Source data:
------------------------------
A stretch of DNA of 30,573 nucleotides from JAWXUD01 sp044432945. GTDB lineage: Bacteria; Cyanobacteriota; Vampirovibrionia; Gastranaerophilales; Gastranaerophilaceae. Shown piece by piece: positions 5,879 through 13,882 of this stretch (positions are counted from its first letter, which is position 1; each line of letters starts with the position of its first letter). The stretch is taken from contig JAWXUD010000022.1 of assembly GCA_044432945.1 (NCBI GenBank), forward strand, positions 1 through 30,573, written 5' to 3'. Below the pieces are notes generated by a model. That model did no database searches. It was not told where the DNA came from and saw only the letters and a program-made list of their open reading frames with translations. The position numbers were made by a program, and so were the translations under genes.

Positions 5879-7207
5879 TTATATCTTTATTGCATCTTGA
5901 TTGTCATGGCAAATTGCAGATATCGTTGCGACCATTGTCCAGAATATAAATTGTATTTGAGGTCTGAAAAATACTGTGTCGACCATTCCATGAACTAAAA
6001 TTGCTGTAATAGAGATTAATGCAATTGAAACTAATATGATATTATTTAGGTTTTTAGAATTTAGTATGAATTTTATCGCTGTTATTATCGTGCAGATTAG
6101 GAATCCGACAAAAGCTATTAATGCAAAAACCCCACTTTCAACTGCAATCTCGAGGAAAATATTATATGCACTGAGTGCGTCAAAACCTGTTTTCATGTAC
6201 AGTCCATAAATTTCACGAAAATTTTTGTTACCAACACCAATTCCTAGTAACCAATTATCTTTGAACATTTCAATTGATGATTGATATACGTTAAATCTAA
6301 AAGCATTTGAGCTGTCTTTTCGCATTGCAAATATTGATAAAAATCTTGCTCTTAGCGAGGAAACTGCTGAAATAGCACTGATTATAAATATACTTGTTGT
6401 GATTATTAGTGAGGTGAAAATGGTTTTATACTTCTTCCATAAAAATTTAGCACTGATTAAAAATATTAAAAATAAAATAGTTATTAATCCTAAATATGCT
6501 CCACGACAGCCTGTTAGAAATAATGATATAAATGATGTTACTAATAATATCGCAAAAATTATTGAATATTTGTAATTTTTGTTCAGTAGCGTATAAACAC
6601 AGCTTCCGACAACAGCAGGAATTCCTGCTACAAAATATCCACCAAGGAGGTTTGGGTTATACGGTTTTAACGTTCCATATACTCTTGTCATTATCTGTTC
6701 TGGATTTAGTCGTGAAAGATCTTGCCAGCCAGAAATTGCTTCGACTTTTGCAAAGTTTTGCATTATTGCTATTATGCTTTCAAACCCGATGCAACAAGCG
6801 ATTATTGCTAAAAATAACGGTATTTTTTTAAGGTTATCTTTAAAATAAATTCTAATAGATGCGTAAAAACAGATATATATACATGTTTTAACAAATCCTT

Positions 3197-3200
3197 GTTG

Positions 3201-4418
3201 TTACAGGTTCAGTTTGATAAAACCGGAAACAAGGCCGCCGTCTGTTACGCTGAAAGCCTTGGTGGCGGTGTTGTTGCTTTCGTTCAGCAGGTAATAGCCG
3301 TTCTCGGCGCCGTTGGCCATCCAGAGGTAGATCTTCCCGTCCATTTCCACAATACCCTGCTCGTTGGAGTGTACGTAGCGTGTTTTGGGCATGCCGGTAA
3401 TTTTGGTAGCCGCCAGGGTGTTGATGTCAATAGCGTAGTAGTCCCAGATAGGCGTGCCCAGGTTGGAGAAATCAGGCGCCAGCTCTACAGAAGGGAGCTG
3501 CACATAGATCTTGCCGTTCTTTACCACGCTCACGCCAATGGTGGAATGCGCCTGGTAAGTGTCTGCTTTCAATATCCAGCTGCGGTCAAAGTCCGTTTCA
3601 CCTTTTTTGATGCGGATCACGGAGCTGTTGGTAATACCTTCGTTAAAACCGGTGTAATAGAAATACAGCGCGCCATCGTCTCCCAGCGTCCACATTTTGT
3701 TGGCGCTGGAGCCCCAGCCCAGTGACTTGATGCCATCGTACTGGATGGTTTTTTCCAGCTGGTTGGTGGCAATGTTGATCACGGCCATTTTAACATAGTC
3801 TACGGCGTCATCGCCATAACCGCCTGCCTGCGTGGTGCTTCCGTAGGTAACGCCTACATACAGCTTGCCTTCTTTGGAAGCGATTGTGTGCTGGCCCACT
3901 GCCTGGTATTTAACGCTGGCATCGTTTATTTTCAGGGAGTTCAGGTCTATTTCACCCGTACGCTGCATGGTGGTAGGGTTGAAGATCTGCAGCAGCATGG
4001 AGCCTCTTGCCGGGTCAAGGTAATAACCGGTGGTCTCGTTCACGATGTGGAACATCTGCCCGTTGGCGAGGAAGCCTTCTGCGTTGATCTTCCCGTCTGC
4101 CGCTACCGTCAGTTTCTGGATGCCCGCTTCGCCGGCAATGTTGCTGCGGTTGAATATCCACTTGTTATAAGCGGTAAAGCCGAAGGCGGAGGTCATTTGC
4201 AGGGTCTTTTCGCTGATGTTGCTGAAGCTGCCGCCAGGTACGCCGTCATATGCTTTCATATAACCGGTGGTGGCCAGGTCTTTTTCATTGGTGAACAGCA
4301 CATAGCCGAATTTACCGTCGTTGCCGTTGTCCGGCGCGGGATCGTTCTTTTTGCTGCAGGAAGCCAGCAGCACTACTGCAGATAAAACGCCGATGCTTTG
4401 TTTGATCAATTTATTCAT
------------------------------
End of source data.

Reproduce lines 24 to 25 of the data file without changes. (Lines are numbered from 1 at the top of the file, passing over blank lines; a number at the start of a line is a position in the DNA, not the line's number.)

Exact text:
3901 GCCTGGTATTTAACGCTGGCATCGTTTATTTTCAGGGAGTTCAGGTCTATTTCACCCGTACGCTGCATGGTGGTAGGGTTGAAGATCTGCAGCAGCATGG
4001 AGCCTCTTGCCGGGTCAAGGTAATAACCGGTGGTCTCGTTCACGATGTGGAACATCTGCCCGTTGGCGAGGAAGCCTTCTGCGTTGATCTTCCCGTCTGC